I was fortunate to attend a one-room grade school, sort of like today’s Montessori schools. While I was there, we listened to a radio broadcast about the launch of the Sputnik satellite from Russia. It was thrilling to think that one could actually shoot a man into space and he could survive! The space race was on, and it gave rise to a huge spurt in educational support. The bookmobile, which arrived every two weeks, started bringing two long boxes of books to devour each time, instead of one. The BSCS [Editor’s note: Biological Sciences Curriculum Study] and other programs to get more kids into science were launched as I arrived at high school.

I did not start out to be an information scientist. I actually decided on nine different majors my first semester in college. I took two jobs that year to pay my way through school; one was as a cashier in the student union, and the other was working in the biology library. I became a botany major and then certified in secondary education. My husband and I moved to New Mexico to continue our studies. I pursued a master’s degree in botany and worked on a NASA contract as an information engineer.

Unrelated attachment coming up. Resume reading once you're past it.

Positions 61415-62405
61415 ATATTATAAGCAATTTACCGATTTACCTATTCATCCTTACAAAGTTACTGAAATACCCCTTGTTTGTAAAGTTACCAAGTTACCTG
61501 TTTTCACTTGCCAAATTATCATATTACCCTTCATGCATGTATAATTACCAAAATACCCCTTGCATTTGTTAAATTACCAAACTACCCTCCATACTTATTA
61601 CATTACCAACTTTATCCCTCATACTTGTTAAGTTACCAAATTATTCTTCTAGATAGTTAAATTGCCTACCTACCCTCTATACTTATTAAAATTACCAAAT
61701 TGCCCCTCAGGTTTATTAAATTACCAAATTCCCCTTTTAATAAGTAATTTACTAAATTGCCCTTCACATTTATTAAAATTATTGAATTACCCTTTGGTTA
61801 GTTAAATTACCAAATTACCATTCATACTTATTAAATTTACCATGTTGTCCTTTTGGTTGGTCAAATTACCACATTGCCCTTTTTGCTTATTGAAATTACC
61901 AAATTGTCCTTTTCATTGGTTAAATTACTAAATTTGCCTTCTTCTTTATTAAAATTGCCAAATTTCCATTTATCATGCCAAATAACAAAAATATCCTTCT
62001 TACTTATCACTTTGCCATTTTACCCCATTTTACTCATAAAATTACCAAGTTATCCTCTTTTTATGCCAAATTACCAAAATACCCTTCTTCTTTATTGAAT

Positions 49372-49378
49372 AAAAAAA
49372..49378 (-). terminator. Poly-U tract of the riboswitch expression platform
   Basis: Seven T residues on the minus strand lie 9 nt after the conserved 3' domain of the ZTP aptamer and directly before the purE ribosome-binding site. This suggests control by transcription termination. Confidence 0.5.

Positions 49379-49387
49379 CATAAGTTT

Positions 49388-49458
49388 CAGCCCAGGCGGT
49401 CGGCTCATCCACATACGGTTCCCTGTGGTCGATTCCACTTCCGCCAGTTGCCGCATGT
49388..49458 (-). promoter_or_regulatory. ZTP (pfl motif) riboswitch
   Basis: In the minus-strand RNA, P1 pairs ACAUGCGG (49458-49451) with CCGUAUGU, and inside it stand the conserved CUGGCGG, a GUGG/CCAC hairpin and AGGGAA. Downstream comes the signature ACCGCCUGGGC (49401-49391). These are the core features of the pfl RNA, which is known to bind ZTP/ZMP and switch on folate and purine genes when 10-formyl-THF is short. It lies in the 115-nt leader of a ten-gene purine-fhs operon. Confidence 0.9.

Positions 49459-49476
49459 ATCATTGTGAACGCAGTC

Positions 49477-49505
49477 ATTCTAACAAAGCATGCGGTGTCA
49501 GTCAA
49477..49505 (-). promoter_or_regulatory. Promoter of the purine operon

Over the next five years, I abandoned my master’s degree work and became an information scientist. Well, actually I was information director first for a NASA Industrial Applications Center called the Technology Application Center, or TAC, as well as for the National Energy Information Center and its Albuquerque affiliate. I logged more than 20 hours per week on the new online systems in the early 1970s.

The developers of those systems were open to comments and suggestions but also shared how the systems really worked. I was a beta tester of the Lockheed Dialog system, NASA recon, SDC Orbit and the emerging BRS. Roger Summit and Carlos Cuadra were generous with their time and information and launched me in an excellent career direction. I was the only woman on the team and later the only woman in management, so I helped them girl watch on the coffee breaks.